Slowing China Still Added a Full Indonesia Economy in 2016

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QuickTake: Measuring China's Economy

China's economy may be expanding by its slowest pace since 1990, but its increase in output in 2016 alone was still enough to add an economy the size of Indonesia and bigger than the Netherlands, Turkey, Switzerland and Saudi Arabia.

Put another way, the additional value created by China through last year was the equivalent of a medium sized G-20 economy.

China’s gross domestic product added 5.5 trillion yuan last year, or $823 billion if converted to dollars using last year's average exchange rate, according to Bloomberg calculations based on World’s Bank statistics and China government data released last week.

A look around China's provinces puts the performance in perspective. Hebei, an old rust-belt region on the front lines of government plans to shutter coal and steel factories bloated with excess capacity, grew by 6.8 percent, even after hundreds of plants were closed. That output alone, about $480 billion, is roughly the size of Poland's economy.

Such massive scale is a reminder of the risks involved should U.S. President Donald Trump pursue policies that lead to a trade war with the world's largest trading nation, which also is the largest contributor to global growth. The White House has been quiet on China since power transitioned Friday, but Trump has tapped several economic and diplomatic critics of the country to serve in his administration.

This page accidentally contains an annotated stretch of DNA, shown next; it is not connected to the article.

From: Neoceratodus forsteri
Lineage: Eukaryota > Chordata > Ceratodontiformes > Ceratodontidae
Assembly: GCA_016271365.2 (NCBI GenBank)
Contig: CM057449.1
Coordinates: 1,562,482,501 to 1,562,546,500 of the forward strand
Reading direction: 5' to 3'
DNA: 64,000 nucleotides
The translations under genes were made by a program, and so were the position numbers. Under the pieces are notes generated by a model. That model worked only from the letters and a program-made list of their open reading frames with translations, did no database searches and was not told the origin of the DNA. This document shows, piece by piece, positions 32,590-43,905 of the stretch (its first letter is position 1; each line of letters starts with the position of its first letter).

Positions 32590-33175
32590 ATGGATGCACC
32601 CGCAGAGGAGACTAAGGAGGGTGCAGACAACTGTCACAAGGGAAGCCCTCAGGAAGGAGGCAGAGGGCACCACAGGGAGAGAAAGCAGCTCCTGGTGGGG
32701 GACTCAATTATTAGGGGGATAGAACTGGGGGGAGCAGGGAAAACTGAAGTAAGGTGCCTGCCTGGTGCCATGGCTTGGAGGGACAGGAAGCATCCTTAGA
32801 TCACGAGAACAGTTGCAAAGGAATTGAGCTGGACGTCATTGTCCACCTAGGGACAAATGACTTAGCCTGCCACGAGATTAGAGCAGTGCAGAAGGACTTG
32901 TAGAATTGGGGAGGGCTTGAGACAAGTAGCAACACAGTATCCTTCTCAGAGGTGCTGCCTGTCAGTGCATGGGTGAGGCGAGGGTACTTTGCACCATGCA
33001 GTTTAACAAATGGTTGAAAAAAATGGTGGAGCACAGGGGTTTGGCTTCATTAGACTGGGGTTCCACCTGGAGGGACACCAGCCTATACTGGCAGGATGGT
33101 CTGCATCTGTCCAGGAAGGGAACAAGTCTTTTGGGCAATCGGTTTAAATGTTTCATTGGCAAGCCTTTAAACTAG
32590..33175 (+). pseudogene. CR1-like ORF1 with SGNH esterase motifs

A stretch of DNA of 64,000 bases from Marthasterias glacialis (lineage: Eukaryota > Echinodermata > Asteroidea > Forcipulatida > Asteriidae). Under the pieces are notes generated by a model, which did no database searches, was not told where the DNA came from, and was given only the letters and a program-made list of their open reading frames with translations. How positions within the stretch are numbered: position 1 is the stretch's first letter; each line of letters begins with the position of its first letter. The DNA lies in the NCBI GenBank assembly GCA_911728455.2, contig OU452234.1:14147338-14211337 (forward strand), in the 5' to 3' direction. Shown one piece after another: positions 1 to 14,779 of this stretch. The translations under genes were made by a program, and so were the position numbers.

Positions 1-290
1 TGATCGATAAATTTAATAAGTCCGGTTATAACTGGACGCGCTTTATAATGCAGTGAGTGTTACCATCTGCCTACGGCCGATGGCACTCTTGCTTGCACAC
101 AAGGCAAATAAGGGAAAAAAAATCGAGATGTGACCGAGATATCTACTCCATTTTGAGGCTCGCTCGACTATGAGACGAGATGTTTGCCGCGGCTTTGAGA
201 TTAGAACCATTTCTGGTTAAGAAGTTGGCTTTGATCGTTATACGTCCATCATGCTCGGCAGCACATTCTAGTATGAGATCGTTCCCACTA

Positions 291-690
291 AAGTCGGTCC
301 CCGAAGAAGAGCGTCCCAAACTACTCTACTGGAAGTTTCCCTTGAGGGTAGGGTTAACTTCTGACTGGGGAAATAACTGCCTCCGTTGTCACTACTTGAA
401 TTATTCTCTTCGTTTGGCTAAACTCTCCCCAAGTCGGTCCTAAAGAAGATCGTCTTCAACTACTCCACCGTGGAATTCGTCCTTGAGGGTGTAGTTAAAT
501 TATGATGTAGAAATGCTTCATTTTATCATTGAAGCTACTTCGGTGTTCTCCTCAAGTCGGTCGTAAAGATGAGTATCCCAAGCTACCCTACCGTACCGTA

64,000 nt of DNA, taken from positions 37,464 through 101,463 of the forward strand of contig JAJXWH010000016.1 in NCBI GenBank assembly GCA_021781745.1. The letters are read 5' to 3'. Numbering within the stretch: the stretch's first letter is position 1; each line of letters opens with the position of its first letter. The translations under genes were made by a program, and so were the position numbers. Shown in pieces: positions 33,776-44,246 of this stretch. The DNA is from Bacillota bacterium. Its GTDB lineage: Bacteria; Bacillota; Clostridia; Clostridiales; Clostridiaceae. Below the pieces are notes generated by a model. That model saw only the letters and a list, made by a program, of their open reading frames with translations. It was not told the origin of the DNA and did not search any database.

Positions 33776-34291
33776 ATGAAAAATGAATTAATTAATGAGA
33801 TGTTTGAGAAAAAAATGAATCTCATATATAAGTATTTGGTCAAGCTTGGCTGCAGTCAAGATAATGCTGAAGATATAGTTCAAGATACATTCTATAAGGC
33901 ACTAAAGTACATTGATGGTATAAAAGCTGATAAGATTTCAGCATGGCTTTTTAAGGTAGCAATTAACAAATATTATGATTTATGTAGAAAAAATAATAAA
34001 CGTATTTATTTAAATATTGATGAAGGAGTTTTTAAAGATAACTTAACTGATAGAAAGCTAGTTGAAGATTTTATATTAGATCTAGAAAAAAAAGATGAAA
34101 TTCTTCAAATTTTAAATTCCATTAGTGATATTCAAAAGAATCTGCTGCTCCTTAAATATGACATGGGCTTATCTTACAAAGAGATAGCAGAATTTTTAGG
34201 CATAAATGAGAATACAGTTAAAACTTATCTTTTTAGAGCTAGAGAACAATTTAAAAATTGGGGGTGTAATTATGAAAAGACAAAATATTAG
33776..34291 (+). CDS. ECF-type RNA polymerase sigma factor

China dodged a widely predicted hard landing in 2016 as consumption held up and services continue to outpace the old manufacturing sector. The economy grew by 6.7 percent--comfortably within the government's 6.5 percent to 7.0 percent target range. 

To be sure, that relatively robust growth is coming at a cost of surging debt on the back of massive government stimulus. Outstanding credit has likely risen to 264 percent of GDP, according to Bloomberg Intelligence, with much of the borrowing conducted over the past decade--a pace that worries analysts and the International Monetary Fund. 

Besides, China's economy is not out of the woods. Sentiment towards the currency remains fragile and if Trump delivers on his promise of punitive tariffs, economists say the trade tensions could spark a major growth shock.

 

— With assistance by Yinan Zhao, and Xiaoqing Pi

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